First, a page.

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Although card payment machines come in four categories of models, the good news is that there is a remarkably small number of vendors now, so choosing the right hardware has become relatively easy. However, if small businesses are now perfectly legitimate users of these machines, interested business owners should note that a card payment machine is not just a device that they can purchase over the counter and plug it into the business’s till to start accepting credit card payments. Understanding the basics of an electronic point of sale (ePos) system is a necessary preliminary before the any equipment can be considered. To make it simple, accepting card payments require a choice of hardware, a choice of software, and the choice of several service providers.

Commercial banks, which also provide the merchant accounts needed to accept card payments, are by far the largest source of card payment machines - but no longer the sole one, as payment gateways are now proposing alternate options.

Choosing the right hardware: current card payment machine categories and suppliers

There are four types of PDQ terminals:

- Countertop terminals are stationary and will typically be wired to the business’ till;

- Portable terminals are wirelessly connected to the till so as to be used anywhere within the premises of the point of sale;

- Mobile terminals use cellular networks so they can be used anywhere a mobile phone signal;

- Online Payment Solution (payment via website).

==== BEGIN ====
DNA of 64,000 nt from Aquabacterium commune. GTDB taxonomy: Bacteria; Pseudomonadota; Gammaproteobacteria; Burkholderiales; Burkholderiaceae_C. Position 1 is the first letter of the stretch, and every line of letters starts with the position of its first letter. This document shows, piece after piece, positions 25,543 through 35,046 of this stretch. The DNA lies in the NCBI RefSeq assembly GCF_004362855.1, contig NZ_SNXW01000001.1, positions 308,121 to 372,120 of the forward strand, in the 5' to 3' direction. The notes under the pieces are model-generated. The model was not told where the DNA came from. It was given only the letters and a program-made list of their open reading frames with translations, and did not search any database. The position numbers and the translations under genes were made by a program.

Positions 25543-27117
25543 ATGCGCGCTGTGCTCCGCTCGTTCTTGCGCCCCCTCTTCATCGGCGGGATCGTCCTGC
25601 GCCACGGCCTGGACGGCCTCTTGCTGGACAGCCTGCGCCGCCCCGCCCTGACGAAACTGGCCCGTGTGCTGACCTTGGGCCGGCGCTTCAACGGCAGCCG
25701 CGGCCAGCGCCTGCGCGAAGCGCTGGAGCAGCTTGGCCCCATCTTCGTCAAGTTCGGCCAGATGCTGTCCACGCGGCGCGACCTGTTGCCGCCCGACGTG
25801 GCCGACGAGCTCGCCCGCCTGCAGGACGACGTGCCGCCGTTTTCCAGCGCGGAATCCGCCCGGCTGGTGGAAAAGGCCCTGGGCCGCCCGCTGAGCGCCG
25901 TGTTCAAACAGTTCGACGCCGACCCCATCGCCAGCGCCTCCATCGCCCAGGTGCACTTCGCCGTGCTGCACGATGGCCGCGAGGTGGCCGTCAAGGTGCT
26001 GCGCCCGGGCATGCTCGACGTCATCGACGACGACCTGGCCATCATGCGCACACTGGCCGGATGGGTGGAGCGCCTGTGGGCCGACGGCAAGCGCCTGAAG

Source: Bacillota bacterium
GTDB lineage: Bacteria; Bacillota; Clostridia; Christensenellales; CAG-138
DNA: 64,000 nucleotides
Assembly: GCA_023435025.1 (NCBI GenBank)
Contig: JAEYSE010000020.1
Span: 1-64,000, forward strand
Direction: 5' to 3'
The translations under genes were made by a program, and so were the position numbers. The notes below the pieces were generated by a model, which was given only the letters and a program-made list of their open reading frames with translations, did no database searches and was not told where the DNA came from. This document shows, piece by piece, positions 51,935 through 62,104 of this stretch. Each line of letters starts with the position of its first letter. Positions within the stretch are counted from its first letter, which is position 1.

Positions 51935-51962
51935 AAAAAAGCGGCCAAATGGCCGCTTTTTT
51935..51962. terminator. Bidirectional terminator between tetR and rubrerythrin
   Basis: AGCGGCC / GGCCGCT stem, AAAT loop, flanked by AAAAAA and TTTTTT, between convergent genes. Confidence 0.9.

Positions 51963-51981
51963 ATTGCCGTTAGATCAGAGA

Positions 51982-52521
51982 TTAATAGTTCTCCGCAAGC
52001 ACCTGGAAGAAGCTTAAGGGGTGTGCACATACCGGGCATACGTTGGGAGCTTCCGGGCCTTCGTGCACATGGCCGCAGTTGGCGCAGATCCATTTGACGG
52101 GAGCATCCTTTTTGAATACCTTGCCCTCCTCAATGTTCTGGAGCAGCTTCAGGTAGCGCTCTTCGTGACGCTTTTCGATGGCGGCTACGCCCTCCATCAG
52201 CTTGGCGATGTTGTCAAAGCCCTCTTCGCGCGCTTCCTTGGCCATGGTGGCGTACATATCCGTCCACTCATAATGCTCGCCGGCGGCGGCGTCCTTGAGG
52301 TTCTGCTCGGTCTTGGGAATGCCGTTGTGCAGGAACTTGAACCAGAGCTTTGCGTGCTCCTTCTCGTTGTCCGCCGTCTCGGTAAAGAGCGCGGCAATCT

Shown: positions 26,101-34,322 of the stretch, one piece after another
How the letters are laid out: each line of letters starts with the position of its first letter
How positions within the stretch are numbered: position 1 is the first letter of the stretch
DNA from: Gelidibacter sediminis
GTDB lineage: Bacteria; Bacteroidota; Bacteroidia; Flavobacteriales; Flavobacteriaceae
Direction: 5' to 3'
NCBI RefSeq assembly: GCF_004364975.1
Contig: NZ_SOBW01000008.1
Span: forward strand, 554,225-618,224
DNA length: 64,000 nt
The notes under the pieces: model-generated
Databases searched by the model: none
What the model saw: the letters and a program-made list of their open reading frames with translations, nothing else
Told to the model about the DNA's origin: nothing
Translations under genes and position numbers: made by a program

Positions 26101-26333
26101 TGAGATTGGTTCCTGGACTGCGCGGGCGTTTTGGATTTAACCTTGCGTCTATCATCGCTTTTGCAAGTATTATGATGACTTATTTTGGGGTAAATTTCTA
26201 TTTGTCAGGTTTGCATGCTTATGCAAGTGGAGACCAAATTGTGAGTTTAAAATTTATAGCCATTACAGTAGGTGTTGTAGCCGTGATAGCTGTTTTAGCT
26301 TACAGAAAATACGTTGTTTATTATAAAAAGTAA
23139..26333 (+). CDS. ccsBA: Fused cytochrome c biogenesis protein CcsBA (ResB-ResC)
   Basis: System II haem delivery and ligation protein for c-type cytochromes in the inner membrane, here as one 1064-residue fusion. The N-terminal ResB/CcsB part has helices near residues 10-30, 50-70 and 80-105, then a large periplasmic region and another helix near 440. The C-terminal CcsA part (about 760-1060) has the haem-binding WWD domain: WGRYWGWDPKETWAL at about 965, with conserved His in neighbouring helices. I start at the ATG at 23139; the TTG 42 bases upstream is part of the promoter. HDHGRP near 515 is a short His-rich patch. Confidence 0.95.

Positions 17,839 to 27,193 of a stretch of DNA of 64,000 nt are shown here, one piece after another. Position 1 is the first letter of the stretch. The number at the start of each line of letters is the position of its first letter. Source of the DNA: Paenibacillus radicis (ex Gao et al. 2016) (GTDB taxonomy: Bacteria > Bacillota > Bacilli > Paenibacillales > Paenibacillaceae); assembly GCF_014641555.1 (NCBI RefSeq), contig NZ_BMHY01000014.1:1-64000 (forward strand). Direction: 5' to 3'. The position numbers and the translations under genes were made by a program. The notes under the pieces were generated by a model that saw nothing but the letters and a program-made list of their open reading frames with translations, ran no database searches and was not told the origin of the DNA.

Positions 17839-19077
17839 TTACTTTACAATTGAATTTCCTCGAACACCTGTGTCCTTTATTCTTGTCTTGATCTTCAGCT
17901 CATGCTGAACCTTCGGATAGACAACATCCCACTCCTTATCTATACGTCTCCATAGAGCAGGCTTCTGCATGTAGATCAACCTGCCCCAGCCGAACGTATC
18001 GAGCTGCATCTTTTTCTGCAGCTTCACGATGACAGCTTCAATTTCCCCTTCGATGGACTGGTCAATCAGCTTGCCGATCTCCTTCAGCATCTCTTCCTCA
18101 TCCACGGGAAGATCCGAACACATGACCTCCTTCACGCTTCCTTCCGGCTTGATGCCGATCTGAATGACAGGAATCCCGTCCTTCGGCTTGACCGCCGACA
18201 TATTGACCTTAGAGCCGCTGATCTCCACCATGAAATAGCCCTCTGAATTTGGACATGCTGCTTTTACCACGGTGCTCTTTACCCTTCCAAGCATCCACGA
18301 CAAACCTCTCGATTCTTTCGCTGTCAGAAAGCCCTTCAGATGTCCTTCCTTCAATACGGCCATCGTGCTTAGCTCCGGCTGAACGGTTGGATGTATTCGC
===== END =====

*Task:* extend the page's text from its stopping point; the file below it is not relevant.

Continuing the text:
Choosing the right software: a key question to integrate card payment machines within an ePos system

As connected devices, card payment machines are part of a bigger system to process and record the sale. The system is called the electronic point of sale (ePos), and may have many components beyond the mere PDQ terminal: an ePos till or cash register, a barcode scanner, a printer, a scale, etc. There are also connected components such as a server, where pricing and transaction information are stored or a CRM, where customer information are stored. The software part is a key feature of an ePos system, and will include an ePos software,  an inventory software and connectors to financial reporting software and CRM.

Choosing the right service provider: the blurring line between payment gateways and merchant account providers

Services providers are necessary to enable credit card payment processing. A payment gateway will act as an intermediary between the shop, customer, credit card issuer and banking institutions of the shop owner and the customer. A merchant account will be provided by the shop’s so-called “issuing bank” as an intermediary account to receive the funds, before they can be finally transferred to the shop’s business account.

Traditionally, issuing banks will market the merchant account as a hardware and service package, with the credit card terminal, access to the payment gateway and merchant account per se. However, some payment gateways may now offer the full package as well, including merchant account and card payment machines.